JANUS(ID:7016/jan004)

Interactive statstics system  


(presumably for its double nature, as statistical and data system)

Interactive statistical language from MIT, developed as part of the Cambridge Project Consistent System

Drew on nascent relational theory from Codd and from the experience of the interactive data analysis systems DATANAL and ADMINS


Related languages
ADMINS => JANUS   Influence
BMD => JANUS   Influence
DATANAL => JANUS   Experience with Influence
DATA-TEXT => JANUS   Experience with Influence
OSIRIS => JANUS   Influence

References:
  • Stamen, J. P. and Shuford, D. F. "Beginner's Manual for the Janus Prototype System". The Cambridge Project, Massachusetts Institute of Technology, Cambridge, Mass. 1972 view details
  • Stamen, Jeffrey P. and Robert M. Wallace "Janus: A data management and analysis system for the behavioral sciences" pp273-282 view details Abstract: This paper describes the Janus data management and analysis system which has been designed at the Cambridge Project. A prototype of Janus is currently running on the Multics time-sharing system at M.I.T. The data model for the design of Janus is very general and should be usable as a model for data handling in general, as well as for Janus in particular. The Janus command language is an English-like language based on procedural functions - such as define, display, and delete - which act on logical objects from the data model, such as datasets, attributes and entities. For example, delete-attribute, define-attribute and define-dataset are all commands. The implementation of Janus is interesting for a number of reasons: it runs on the Multics system which has segmented and paged memory; it is based almost entirely on datasets (tables), which describe each other as well as themselves; and it is organized in a functionally modular way that is often talked about, but less often done. Extract: INTRODUCTION
    INTRODUCTION
    In the middle sixties there was a revolution in behavioral science computing brought about by the introduction of software systems, or 'packages', on second and third generation batch equipment (Most notably, BMD, SPSS, OSIRIS, DATA-TEXT). These systems offered the analyst a higher-level language designed specifically for the problems of behavioral science data handling and analysis, thus freeing him from the details of programming, data reformatting and using subroutine libraries.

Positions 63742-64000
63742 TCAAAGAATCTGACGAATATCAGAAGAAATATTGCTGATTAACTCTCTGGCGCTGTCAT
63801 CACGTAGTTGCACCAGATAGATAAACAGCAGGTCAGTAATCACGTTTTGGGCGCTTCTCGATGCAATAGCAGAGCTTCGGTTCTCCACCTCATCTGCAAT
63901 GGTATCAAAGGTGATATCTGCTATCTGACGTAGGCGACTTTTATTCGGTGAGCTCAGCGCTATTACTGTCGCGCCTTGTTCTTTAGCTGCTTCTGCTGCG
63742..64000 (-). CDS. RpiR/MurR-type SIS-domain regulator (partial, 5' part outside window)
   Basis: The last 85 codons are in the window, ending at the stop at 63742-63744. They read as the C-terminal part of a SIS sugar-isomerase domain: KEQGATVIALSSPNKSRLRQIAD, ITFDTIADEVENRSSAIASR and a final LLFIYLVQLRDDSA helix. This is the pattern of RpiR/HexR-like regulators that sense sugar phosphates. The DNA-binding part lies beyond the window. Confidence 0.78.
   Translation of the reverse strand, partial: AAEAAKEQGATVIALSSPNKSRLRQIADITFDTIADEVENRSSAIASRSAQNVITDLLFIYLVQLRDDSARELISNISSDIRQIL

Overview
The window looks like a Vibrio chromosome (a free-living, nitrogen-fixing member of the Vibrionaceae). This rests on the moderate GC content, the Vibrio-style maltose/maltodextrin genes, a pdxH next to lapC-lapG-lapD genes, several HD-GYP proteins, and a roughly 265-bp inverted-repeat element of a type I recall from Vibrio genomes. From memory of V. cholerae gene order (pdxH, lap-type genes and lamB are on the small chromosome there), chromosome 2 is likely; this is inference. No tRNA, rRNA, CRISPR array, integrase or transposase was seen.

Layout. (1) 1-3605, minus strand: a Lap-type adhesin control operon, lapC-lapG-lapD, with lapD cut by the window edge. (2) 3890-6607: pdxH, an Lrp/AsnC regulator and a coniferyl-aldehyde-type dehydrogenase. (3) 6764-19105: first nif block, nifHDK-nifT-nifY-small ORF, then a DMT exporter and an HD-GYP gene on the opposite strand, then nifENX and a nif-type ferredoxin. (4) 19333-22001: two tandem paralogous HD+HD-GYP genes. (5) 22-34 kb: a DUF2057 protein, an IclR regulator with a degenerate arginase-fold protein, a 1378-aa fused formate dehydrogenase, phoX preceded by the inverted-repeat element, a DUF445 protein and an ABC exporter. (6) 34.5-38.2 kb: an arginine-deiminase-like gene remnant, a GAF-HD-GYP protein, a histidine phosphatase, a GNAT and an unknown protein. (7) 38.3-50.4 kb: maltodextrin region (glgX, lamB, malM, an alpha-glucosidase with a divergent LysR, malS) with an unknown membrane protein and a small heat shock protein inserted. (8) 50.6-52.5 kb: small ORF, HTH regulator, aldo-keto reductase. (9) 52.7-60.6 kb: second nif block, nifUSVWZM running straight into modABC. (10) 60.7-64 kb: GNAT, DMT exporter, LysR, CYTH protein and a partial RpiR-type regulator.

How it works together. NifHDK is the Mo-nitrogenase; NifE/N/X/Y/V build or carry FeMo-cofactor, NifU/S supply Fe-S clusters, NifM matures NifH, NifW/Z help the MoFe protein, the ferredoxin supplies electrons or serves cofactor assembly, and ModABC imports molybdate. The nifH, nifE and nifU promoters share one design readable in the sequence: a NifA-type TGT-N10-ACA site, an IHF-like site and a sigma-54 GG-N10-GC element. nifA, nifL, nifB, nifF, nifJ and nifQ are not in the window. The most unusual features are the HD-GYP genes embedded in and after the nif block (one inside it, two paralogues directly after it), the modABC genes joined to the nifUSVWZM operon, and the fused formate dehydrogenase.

A short time later a number of data-management and analysis systems appeared on time-shared computers. (Most notably, ADMINS, DATANAL, TRACE, IMPRESS, TROLL) These systems seemed to hold further promise for the behavioral scientist wanting to analyze data. An analyst would now be able to interact with his data: to test hypotheses, explore for and formulate new hypotheses, test again and so on. In addition, because of immediate feedback on errors these interactive systems were expected to reduce the learning investment needed to be able to communicate with the computer. Unfortunately, to the broader behavioral science community, the promise of interactive systems is still just that a promise. A number of factors contributed to this situation, among which were: i) time-shared computers were not widely available; 2) the cost of using these interactive systems was high compared with the batch systems; 3) the interactive systems did not, in general, have the breadth of capabilities in both data handling and statistics as the batch systems; and, 4) analysis techniques that took advantage of the power of interactive computing were just beginning to be developed. Going into the middle seventies, we feel the situation is ripe for change. The Cambridge Project  is a joint effort by computer scientists, behavioral scientists, and statisticians from M.I.T. and Harvard to bring about the change.
    Janus is an attempt to provide a powerful interactive data handling and analysis tool for the behavioral scientist. Its design grew out of experience with two interactive systems, ADMINS Mark III and DATANAL, and one batch system, DATA-TEXT. In addition, Janus was influenced by systems and ideas from outside of the behavioral science tradition; for example, the relational data work of S. D. McIntosh and D. M. Griffel and that of E. F. Codd. Janus is one of the subsystems being developed for the Cambridge Project Consistent System (CS). The CS also contains other data analysis programs and subsystems, modeling programs, an urban-planning subsystem, an econometrics analysis subsystem and others.
          in [ACM] Proceedings of the 1972 Annual Conference of the ACM view details